Things fall apart

Imee Marcos and Rodrigo Duterte
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The 31st anniversary of EDSA 1986 was marked — the government didn’t exactly celebrate it — with both chaos and indifference. The disorder was evident in the differences in the various groups’ and even the government’s separate and conflicting activities to observe it. Apathy was the usual response of much of the populace to an event whose significance has continued to elude them in the same way that they can’t tell what happened in much of Philippine history, thanks to what we laughingly call the educational system.

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EDSA hijacked

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DESPITE its failure to deliver on its promises, some Filipinos still hail the 1986 EDSA uprising as a model of how peacefully change can be achieved.

The shift in Thailand from military rule to democracy in 1992, and the fall from power of Indonesia’s Suharto in 1998, for example, were supposedly among the political upheavals the event inspired. Changes in other parts of Asia and in Eastern Europe have similarly been credited to the demonstration effect of Philippine People Power, or EDSA 1986.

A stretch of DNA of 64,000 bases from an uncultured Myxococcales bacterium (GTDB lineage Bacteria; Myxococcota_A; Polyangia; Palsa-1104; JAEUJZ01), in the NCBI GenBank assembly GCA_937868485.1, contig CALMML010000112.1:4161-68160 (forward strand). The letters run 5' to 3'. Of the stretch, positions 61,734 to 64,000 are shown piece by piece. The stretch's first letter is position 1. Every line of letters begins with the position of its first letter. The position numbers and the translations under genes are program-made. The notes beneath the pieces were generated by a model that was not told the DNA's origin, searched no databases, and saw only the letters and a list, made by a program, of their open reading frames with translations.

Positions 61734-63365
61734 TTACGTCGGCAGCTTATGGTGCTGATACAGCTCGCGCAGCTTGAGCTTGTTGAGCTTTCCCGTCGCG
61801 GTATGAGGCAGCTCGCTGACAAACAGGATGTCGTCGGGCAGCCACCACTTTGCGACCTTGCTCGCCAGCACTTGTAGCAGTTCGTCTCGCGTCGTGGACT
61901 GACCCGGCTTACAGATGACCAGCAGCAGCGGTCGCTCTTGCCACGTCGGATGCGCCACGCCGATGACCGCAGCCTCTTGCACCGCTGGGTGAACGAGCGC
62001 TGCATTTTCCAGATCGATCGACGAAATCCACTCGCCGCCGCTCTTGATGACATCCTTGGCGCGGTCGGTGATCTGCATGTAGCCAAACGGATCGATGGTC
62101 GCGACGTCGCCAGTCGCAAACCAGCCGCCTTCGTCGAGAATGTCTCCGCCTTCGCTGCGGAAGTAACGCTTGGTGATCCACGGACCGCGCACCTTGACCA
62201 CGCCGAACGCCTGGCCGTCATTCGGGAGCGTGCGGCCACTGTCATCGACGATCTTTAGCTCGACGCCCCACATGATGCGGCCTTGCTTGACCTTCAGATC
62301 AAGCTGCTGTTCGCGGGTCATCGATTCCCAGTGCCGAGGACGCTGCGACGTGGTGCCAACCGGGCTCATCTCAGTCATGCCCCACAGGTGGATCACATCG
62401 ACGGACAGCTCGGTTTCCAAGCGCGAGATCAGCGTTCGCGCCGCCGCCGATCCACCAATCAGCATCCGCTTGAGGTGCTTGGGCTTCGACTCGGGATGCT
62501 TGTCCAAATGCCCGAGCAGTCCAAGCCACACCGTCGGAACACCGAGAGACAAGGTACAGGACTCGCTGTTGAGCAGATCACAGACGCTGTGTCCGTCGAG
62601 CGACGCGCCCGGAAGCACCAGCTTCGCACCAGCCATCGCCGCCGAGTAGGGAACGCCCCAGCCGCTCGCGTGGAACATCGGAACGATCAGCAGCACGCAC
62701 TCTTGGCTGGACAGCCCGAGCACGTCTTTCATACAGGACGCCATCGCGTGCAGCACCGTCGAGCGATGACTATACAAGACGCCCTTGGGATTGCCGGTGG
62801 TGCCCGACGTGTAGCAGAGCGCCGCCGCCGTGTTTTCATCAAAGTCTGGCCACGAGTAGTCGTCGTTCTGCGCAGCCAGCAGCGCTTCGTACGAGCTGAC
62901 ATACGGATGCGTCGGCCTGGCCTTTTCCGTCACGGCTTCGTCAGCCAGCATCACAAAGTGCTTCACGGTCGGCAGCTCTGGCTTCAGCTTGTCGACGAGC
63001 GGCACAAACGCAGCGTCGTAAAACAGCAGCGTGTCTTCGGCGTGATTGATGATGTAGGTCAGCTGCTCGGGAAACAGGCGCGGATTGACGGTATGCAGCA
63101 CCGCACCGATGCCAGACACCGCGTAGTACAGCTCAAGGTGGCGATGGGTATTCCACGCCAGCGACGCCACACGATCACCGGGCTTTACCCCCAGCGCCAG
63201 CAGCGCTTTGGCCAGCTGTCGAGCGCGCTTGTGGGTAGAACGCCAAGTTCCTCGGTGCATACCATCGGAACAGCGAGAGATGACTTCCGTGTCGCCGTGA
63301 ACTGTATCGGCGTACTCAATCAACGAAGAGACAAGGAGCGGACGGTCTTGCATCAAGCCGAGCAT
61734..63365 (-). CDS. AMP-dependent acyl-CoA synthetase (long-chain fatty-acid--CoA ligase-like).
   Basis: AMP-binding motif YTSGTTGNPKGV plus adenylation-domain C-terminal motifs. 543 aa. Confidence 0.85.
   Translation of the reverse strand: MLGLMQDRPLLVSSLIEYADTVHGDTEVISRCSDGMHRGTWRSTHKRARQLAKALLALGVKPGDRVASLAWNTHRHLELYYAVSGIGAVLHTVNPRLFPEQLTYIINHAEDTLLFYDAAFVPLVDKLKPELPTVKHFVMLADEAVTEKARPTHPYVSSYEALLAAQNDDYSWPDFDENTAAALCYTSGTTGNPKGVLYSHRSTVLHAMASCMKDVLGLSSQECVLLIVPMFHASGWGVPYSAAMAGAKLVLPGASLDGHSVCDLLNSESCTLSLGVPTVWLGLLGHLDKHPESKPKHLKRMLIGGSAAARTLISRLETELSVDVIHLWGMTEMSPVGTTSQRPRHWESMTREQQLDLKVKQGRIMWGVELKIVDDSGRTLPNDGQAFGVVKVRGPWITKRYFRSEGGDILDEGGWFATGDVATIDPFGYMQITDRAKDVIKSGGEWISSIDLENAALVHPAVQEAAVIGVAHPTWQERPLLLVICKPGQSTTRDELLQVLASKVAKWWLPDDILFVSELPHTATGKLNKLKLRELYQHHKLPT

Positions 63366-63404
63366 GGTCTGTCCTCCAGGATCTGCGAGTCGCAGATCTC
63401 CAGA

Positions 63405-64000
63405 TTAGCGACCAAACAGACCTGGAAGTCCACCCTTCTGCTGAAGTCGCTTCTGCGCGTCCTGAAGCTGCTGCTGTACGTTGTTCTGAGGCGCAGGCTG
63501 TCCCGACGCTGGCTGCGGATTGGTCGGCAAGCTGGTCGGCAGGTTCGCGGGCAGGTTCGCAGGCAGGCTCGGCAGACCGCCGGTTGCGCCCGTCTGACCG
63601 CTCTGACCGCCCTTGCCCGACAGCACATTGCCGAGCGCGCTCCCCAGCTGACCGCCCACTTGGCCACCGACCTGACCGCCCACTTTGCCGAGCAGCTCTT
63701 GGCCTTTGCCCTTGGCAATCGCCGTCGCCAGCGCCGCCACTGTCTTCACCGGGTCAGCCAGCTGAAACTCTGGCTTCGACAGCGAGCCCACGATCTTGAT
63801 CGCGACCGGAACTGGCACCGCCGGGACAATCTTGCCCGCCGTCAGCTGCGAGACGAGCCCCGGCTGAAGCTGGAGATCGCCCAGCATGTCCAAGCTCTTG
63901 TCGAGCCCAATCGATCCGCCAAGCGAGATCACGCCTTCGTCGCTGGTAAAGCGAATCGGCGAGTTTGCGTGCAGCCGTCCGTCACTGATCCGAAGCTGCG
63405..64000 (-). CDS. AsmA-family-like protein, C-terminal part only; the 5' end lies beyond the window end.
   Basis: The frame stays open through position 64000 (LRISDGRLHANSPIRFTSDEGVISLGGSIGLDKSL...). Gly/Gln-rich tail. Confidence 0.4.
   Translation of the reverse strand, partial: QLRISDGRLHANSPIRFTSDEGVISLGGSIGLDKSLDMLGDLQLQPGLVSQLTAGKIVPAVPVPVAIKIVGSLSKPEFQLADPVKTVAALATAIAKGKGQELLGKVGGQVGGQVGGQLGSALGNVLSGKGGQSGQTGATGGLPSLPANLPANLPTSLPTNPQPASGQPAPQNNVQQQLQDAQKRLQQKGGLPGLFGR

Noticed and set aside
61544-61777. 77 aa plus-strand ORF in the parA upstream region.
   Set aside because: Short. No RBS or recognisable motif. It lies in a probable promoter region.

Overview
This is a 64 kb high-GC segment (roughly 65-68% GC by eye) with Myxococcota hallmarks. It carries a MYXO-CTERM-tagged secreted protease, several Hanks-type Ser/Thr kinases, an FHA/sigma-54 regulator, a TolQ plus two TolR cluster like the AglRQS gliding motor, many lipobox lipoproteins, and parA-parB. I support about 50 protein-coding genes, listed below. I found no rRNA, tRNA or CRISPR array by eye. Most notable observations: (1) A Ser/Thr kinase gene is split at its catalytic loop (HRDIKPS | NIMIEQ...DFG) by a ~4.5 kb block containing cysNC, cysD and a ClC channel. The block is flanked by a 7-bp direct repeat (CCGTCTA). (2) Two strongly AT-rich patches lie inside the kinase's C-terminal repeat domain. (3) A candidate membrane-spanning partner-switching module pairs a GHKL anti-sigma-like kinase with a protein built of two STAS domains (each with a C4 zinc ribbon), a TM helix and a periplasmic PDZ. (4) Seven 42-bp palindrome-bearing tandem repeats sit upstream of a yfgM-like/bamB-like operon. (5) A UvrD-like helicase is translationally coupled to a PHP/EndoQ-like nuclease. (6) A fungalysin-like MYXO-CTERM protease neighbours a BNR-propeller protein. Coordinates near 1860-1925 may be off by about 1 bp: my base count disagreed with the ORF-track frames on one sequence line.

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Imagine

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THE claim that the world needs the US to oust dictators and promote democracy has never been quite accurate, or even honest. George W. Bush maintained that both were his administration’s goals in Iraq, but never once mentioned that Iraqi oil reserves were at that time estimated at 112 billion barrels, but could be as much as 350 billion barrels. If promoting democracy in Iraq meant re-opening its oil resources to Western oil companies, the US did promote democracy — and Chevron’s interests — there.

As for ousting dictators, numerous countries had done that long before it occurred to Bush Jr. and his predecessors that the US has the divine right to make the world safe for US corporate interests. The Haitians ousted Francois Duvalier in 1971; Indonesia’s Suharto, in power for 32 years, was ousted in 1998 — and the Philippines’ Ferdinand Marcos was overthrown by the EDSA mutiny in 1986.

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